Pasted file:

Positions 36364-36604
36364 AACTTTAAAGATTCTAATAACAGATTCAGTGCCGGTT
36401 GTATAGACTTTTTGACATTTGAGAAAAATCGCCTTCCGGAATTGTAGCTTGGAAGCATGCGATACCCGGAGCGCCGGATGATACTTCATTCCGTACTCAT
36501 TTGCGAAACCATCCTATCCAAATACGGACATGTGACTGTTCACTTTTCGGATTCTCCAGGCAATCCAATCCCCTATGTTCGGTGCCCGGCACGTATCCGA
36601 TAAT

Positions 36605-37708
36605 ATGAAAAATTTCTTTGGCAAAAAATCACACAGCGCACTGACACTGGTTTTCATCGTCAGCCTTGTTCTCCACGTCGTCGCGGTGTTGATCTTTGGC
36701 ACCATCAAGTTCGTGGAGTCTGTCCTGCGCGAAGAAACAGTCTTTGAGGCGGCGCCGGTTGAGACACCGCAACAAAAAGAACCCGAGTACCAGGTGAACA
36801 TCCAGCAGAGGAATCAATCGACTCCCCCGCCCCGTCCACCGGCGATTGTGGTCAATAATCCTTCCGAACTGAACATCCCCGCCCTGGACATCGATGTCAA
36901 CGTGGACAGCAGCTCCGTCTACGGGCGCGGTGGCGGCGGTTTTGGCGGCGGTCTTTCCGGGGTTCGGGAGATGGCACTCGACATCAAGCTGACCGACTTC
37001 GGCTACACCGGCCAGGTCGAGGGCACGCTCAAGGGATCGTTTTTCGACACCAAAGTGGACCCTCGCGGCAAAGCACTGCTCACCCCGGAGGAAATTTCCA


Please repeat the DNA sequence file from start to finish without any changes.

Positions 36364-36604
36364 AACTTTAAAGATTCTAATAACAGATTCAGTGCCGGTT
36401 GTATAGACTTTTTGACATTTGAGAAAAATCGCCTTCCGGAATTGTAGCTTGGAAGCATGCGATACCCGGAGCGCCGGATGATACTTCATTCCGTACTCAT
36501 TTGCGAAACCATCCTATCCAAATACGGACATGTGACTGTTCACTTTTCGGATTCTCCAGGCAATCCAATCCCCTATGTTCGGTGCCCGGCACGTATCCGA
36601 TAAT

Positions 36605-37708
36605 ATGAAAAATTTCTTTGGCAAAAAATCACACAGCGCACTGACACTGGTTTTCATCGTCAGCCTTGTTCTCCACGTCGTCGCGGTGTTGATCTTTGGC
36701 ACCATCAAGTTCGTGGAGTCTGTCCTGCGCGAAGAAACAGTCTTTGAGGCGGCGCCGGTTGAGACACCGCAACAAAAAGAACCCGAGTACCAGGTGAACA
36801 TCCAGCAGAGGAATCAATCGACTCCCCCGCCCCGTCCACCGGCGATTGTGGTCAATAATCCTTCCGAACTGAACATCCCCGCCCTGGACATCGATGTCAA
36901 CGTGGACAGCAGCTCCGTCTACGGGCGCGGTGGCGGCGGTTTTGGCGGCGGTCTTTCCGGGGTTCGGGAGATGGCACTCGACATCAAGCTGACCGACTTC
37001 GGCTACACCGGCCAGGTCGAGGGCACGCTCAAGGGATCGTTTTTCGACACCAAAGTGGACCCTCGCGGCAAAGCACTGCTCACCCCGGAGGAAATTTCCA